Thai Raksa Chart selects Princess as PM candidate
The nomination of Princess Ubolratana as a candidate for prime minister under the Thai Raksa Chart Party banner has sparked questions over its legality with academics calling for clarity over the princess' current royal status.
However, the princess, 67, posted a message on her "nichax" Instagram account yesterday saying that she wanted to make it clear that she had relinquished her royal titles and is now an ordinary person.
"I want to exercise my rights and freedom as a commoner under the constitution, and I have given the Thai Raksa Chart Party consent to nominate me as its candidate for prime minister.
"My decision to allow the Thai Raksa Chart to register my name as a candidate for prime minister demonstrates my freedom and rights, with no privileges over other people, as stated in the constitution," she wrote.
She asked for the opportunity to bring prosperity to the country and thanked all Thais for their love and support. "I am deeply touched," she said.
Her message was posted hours after Thai Raksa Chart officially registered her name as its prime ministerial nomination with the Election Commission (EC).
Princess Ubolratana is the eldest child of King Bhumibol Adulyadej, Rama IX, and Queen Sirikit. She is the elder sister of His Majesty the King. She relinquished her royal titles in 1972.
The announcement was a profound and unprecedented development that had created a "political earthquake", said Thitinan Pongsudhirak, director of the Institute of Security and International Studies at Chulalongkorn University.
Noted scholar Kaewsan Athibodhi on Friday posted an article on Thai Post Online saying that it is necessary for all involved to clarify the princess' current status within the royal institution.
"A clear line must be drawn because this is very significant under the constitution," Mr Kaewsan wrote. "The royal institution is a major pillar of the nation and it is supposed to be above politics," he said.
Mr Kaewsan said that if a member of the royal family becomes part of the government, that person must be ready to be held accountable as a public office holder and be ready to face impeachment and criticism.
"In light of this, for the sake of protecting and safeguarding the monarchy, it is necessary to make clear that the princess is distancing herself from the royal institution completely," Mr Kaewsan said.
The pro-regime People Reform Party on Friday asked the Election Commission (EC) to rule if the Thai Raksa Chart Party has violated the election law in putting forward Princess Ubolratana.
Party leader Paiboon Nititawan submitted a letter to the EC asking that it order Thai Raksa Chart to suspend the nomination.
"Although Princess Ubolratana relinquished her royal titles, she is still part of the royal family," Mr Paiboon said.
He said he had quoted the Constitutional Court as saying the King, the Queen and members of the royal family from the rank of Mom Chao up were part of the royal institution and, as such, above politics and required to stay neutral.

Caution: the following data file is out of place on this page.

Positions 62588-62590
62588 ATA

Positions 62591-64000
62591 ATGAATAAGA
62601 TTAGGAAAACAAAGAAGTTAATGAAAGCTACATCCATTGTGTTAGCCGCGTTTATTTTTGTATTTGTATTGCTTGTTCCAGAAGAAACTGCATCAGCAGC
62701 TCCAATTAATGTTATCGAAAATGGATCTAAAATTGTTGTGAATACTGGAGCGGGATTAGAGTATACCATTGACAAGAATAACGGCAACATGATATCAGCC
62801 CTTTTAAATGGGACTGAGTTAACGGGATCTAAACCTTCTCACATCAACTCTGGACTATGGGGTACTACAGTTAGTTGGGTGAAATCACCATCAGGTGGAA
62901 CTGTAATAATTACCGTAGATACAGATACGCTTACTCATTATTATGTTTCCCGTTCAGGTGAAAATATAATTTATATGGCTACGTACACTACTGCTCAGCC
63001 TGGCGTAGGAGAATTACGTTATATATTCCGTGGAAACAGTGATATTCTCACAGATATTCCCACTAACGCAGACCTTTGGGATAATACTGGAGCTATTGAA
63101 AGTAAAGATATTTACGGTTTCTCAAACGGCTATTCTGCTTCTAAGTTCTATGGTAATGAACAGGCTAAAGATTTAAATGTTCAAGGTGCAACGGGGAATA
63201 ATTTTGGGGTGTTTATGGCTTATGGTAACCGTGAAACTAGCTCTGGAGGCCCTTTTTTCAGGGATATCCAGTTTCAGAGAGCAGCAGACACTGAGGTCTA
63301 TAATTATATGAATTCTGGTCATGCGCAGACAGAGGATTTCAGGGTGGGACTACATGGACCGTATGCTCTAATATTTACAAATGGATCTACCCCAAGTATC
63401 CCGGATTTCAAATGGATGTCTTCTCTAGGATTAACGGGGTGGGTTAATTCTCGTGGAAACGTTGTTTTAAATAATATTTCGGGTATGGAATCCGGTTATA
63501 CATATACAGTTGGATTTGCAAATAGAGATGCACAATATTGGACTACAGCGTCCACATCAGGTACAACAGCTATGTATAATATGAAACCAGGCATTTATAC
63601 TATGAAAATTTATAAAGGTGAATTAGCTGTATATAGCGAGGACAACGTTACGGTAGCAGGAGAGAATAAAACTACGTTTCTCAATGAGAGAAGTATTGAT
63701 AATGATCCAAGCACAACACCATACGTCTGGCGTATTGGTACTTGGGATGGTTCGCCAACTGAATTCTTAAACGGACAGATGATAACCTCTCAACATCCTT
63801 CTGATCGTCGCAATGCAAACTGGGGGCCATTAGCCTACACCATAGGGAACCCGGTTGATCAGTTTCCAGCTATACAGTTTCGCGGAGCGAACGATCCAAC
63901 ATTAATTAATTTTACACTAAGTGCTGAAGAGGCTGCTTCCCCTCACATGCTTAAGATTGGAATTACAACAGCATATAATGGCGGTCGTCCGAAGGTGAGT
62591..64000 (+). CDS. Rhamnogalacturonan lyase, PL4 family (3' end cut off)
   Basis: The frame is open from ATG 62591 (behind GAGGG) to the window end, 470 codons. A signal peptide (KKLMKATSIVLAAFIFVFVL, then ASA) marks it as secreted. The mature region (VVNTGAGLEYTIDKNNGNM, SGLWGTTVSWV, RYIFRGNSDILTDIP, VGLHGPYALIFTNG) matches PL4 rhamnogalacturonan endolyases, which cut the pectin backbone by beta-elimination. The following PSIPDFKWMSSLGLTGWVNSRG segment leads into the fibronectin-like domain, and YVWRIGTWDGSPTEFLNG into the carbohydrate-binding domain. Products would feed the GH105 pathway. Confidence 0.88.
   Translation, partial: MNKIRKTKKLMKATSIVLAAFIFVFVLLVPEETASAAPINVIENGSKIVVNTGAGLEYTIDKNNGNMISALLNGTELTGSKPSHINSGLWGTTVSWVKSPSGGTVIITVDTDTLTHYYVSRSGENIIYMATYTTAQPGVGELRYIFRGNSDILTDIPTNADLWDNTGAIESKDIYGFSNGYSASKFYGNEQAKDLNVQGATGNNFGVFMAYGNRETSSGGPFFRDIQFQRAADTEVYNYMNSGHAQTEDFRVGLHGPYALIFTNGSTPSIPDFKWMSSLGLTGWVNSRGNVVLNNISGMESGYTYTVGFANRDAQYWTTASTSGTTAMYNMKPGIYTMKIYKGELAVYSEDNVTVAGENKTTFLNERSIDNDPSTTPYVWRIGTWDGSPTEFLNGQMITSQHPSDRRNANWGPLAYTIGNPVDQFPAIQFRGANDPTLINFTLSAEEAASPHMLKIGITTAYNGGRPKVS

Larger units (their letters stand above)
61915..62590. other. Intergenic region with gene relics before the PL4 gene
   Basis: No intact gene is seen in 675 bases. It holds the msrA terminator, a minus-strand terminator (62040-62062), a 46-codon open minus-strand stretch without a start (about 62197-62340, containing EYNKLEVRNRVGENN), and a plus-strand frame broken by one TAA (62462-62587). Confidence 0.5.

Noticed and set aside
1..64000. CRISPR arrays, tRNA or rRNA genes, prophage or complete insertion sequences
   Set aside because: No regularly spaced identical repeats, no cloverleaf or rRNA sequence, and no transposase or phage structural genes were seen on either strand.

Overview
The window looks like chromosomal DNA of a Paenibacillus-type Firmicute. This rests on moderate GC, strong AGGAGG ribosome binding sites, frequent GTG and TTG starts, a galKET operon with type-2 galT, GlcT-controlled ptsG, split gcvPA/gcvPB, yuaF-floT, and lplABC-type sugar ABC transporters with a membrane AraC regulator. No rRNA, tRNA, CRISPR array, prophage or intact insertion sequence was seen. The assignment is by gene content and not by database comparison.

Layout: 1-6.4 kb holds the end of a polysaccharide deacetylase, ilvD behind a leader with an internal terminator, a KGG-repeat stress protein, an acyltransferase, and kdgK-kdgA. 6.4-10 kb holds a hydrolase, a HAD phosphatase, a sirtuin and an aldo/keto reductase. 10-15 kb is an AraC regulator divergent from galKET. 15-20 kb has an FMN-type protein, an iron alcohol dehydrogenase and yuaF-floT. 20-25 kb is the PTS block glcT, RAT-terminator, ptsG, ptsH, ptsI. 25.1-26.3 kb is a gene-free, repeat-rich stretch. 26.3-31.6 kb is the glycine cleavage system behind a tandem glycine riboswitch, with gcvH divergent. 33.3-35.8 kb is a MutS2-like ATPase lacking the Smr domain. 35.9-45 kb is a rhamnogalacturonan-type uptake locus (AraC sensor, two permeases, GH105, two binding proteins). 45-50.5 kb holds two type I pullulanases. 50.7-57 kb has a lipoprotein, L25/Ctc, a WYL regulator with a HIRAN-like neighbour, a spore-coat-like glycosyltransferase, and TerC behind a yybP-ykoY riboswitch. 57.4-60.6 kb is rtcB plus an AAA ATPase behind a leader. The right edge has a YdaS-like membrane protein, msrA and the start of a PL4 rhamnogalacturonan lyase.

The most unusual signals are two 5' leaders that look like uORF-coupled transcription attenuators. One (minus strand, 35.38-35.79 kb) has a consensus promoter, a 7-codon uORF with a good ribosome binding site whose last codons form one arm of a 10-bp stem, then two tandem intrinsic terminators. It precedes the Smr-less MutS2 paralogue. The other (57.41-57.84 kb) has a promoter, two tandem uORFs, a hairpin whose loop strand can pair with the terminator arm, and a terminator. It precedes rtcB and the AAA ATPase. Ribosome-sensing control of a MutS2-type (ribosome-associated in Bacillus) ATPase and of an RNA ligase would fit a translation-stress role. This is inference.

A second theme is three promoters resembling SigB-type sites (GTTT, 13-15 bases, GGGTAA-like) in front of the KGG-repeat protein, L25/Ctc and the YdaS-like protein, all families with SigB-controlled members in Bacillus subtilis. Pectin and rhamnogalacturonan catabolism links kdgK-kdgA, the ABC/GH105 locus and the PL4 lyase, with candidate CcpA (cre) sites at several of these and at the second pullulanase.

"The rank of nobility as written in some papers is another issue. The state of being a son and a daughter still exists in the royal institution though it is not mentioned in the constitution. The fact is, Princess Ubolratana is respected and treated as part of the royal institution, and use of the royal institution by any political parties is prohibited. It goes against the law," said Mr Paiboon.
EC secretary-general Jarungvith Phumma asked all parties not to use pictures of their prime ministerial candidates for election campaigns until the EC officially announces the names of the candidates by Feb 15.
Thai Raksa Chart is viewed as an offshoot of the main opposition Pheu Thai Party -- which is also linked to Thaksin Shinawatra. Many politicians migrated from Pheu Thai Party to Thai Raksa Chart.
Thaksin's nephew, Rupop Shinawatra, is third on Thai Raksa Chart's party list.
Thai Raksa Chart secretary-general Wim Rungwattanachinda said the party would not use pictures of the princess or her name for campaigning.
"I assure you that the party will neither post images of the princess anywhere nor use them for campaigning,'' he said.
Also on Friday, Prime Minister Prayut Chan-o-cha formally accepted an invitation to stand as a candidate for prime minister under the Palang Pracharath Party's banner.
Gen Prayut, head of the National Council for Peace and Order (NCPO), announced his decision in a message to the Thai people on Friday.
In the announcement, he said violent political conflict and disunity had plagued the country, stalled national development and affected people's lives, democracy-based law enforcement and the exercise of administrative, legislative and judicial power for over a decade before the NCPO took over the national administration.
There had been an unprecedented and critical deadlock in the country and no way out could be foreseen at that time, he said.
The NCPO and his government had solved the situation, restored peace and national order and brought economic development and political stability.
Thai Raksa Chart leader Preechaphol Pongpanich shows a document nominating Princess Ubolratana as the party's PM candidate at the Office of the Election Commission in Bangkok on Friday. Photos by Patipat Janthong